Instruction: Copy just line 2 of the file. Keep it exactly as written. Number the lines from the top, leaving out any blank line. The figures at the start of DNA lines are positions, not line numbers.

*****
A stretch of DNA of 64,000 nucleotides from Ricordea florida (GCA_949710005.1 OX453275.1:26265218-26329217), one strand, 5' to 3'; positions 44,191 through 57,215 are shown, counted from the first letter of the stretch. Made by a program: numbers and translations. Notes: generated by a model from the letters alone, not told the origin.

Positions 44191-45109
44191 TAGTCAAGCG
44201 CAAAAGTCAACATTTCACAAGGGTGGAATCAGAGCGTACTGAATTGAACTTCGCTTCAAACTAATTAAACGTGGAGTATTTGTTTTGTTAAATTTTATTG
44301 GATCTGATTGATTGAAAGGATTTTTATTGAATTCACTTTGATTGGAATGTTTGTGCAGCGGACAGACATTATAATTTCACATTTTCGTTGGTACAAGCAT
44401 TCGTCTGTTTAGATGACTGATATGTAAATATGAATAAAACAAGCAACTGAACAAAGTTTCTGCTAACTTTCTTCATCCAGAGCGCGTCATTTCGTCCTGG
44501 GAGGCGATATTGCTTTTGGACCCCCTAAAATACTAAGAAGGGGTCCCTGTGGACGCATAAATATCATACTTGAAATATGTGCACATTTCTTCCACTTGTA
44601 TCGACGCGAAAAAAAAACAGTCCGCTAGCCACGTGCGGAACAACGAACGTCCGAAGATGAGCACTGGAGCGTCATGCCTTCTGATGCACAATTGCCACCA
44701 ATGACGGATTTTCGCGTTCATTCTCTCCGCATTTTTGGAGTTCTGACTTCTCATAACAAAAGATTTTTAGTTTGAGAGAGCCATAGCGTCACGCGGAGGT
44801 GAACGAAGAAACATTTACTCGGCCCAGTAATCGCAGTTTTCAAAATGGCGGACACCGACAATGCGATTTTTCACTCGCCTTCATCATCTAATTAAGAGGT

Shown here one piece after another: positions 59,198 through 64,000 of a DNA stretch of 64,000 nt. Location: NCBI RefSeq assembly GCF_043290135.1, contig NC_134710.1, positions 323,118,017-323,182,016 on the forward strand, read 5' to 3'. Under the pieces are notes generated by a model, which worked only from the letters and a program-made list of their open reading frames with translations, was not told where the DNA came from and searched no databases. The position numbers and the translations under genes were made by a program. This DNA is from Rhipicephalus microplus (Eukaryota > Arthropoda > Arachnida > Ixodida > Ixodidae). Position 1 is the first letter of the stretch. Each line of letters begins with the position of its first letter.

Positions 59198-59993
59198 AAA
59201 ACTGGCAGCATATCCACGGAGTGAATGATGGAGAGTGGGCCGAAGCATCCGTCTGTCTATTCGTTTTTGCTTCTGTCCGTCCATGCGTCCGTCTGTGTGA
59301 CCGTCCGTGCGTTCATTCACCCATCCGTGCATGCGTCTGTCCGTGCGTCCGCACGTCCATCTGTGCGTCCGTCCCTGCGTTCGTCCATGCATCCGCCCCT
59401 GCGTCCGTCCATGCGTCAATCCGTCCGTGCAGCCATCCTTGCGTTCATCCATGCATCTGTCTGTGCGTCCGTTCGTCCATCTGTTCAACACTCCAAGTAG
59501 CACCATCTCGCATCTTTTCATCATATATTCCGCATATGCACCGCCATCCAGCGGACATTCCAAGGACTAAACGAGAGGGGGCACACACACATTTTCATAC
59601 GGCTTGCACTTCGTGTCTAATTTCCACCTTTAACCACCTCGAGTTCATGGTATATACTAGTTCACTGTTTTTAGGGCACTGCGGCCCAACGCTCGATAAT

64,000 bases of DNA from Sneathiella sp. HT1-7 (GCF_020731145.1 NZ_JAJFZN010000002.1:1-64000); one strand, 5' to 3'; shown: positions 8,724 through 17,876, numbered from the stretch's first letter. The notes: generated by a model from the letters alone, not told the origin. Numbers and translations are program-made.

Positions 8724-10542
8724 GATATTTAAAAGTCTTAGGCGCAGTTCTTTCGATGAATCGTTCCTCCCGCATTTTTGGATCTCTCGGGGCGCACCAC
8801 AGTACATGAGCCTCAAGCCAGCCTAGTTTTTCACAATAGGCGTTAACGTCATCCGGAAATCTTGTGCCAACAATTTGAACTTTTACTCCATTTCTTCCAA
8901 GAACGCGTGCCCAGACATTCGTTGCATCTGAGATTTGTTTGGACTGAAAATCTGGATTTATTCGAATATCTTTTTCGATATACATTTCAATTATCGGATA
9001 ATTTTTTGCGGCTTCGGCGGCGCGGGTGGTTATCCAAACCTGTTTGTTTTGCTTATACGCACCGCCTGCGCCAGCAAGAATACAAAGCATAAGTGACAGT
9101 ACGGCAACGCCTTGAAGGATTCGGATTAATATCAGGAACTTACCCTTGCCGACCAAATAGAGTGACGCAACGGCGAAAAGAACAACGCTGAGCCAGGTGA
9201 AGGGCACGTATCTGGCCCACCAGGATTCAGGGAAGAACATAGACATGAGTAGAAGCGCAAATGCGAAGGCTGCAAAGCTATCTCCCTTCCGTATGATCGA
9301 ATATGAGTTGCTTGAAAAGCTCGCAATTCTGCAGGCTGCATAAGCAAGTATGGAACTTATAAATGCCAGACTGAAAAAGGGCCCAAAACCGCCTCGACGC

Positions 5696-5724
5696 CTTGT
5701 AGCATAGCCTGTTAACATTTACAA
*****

Positions 44191-45109